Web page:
Desperately seeking revival

I would not mind starting with a clichéd phrase for Bangalore – the city of lakes and tanks. But these days this lake city is making news because its lakes are drying up. Some because of waste dumping, some because of encroachments. One of these unfortunate lakes in Bangalore is Bellandur Lake, one of the oldest with 130 years of history and the main water provider or the city.

The lake is two kms from the Koramanangla valley southwards of the city. It covers an area of 903 acres and is six meters deep at the center. The water storing capacity of Bellandur is 17.66 million cubic feet. This lake comprises of Bellandur Ammanakere, Ibbalur, Kempapura, Agara and Bellur. Rain water through Koramangala valley is discharged into Bellandur lake during rainy season. Excess water from the lake is discharged into Varthur Lake through waste weirs at Bellandur village and Kempapura village.

Might look like a nice picture, but the black areas show the undergrowth which has taken over the lake and the lake itself is a small portion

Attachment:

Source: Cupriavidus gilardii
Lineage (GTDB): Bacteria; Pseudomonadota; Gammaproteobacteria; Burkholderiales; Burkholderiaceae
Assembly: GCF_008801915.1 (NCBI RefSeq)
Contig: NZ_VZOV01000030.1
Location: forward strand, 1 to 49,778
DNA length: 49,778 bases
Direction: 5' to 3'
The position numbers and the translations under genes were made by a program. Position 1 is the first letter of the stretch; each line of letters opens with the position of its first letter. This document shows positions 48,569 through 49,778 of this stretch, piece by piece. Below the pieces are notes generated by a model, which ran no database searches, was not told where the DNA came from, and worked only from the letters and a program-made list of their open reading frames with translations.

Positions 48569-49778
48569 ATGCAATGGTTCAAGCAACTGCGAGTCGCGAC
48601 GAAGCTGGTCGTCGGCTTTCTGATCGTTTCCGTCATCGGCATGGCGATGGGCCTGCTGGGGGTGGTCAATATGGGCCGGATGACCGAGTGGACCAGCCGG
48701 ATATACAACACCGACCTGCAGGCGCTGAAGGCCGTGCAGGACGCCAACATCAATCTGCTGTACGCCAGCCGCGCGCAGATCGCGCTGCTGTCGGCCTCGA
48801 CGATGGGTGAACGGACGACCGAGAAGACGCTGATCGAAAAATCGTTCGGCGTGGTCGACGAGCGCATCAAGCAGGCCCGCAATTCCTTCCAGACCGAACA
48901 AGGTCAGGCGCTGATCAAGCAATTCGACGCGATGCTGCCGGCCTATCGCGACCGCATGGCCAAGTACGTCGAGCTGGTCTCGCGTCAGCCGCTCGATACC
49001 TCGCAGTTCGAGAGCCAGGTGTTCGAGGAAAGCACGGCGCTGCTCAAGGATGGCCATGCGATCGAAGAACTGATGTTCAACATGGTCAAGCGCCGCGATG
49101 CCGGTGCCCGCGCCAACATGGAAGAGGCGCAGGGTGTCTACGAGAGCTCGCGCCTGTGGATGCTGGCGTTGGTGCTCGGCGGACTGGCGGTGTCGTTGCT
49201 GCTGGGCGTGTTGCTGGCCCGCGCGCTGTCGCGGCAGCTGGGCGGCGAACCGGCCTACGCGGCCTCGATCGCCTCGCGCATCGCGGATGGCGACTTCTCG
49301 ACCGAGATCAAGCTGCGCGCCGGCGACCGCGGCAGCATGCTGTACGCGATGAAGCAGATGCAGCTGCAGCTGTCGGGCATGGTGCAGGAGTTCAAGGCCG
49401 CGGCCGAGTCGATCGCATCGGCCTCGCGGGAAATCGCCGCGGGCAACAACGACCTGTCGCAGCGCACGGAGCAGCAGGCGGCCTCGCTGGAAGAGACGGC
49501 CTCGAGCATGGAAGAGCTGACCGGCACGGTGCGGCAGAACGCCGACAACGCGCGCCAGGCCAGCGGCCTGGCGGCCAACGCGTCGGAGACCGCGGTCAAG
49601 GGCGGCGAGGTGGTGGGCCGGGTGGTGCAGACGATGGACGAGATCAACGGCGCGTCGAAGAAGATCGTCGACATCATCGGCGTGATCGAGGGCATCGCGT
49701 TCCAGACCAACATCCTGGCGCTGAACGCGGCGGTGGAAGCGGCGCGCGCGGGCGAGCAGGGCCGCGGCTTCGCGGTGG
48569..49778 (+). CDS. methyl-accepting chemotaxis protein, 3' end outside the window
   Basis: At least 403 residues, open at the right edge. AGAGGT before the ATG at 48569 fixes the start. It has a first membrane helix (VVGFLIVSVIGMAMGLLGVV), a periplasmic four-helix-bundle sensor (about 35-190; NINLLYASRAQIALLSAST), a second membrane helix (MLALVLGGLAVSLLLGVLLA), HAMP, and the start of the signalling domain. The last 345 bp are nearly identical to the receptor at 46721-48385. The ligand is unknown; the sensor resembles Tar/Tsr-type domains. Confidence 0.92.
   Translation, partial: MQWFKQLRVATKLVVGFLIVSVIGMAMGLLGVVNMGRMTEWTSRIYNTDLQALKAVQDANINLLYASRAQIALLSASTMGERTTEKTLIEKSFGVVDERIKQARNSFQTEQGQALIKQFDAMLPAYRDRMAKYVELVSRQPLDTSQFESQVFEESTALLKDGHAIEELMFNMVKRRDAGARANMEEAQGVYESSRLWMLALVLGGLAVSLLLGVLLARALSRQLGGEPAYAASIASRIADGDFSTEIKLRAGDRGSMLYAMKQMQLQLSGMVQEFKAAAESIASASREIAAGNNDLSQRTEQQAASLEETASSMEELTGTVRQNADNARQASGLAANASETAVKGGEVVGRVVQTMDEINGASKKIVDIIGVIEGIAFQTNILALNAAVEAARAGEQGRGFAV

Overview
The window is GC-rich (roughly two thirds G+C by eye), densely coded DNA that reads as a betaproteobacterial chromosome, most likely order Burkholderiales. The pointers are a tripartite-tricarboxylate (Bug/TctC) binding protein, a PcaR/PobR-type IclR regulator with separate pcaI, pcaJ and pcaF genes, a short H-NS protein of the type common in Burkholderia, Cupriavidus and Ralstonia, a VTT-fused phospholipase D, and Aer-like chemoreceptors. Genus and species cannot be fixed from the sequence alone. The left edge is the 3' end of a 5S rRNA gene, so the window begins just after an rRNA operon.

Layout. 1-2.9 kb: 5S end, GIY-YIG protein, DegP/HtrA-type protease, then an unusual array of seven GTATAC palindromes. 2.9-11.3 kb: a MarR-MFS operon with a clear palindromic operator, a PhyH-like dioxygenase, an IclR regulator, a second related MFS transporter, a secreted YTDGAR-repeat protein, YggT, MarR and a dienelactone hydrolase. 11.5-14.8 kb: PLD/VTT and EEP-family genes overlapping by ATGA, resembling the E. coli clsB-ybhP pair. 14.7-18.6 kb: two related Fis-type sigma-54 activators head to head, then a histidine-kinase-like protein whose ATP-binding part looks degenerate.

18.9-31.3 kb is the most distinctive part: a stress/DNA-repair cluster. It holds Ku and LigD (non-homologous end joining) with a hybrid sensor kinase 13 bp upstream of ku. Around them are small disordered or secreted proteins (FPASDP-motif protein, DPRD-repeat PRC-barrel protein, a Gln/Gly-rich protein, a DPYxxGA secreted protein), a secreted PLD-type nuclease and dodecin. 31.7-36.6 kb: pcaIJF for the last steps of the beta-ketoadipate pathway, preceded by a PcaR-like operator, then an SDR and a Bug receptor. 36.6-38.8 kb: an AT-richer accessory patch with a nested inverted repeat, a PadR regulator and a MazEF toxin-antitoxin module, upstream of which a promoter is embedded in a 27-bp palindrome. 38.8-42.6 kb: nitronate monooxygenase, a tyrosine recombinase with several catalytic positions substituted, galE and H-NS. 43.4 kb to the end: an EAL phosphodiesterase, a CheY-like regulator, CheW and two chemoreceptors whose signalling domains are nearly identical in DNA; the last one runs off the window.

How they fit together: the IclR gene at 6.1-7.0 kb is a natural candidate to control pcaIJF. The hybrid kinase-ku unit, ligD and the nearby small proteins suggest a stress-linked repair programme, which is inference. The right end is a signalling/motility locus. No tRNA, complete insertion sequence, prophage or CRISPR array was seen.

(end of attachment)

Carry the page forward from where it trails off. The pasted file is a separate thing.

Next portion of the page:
Might look like a nice picture, but the black areas show the undergrowth which has taken over the lake and the lake itself is a small portion (Pic: Amoghavarsha J S)

But Bellandur, which has survived for more than a century might not be visible to us a decade from now, thanks to the continuous encroachments and waste dumping along its boundaries. In fact the boundaries are shrinking. The water spread of this lake and the lake itself is systematically encroached by land developers and builders by dumping debris, thus reducing the area of the lake vis-à-vis the rain water storage capacity of the lake and also disturbing its bio-diversity.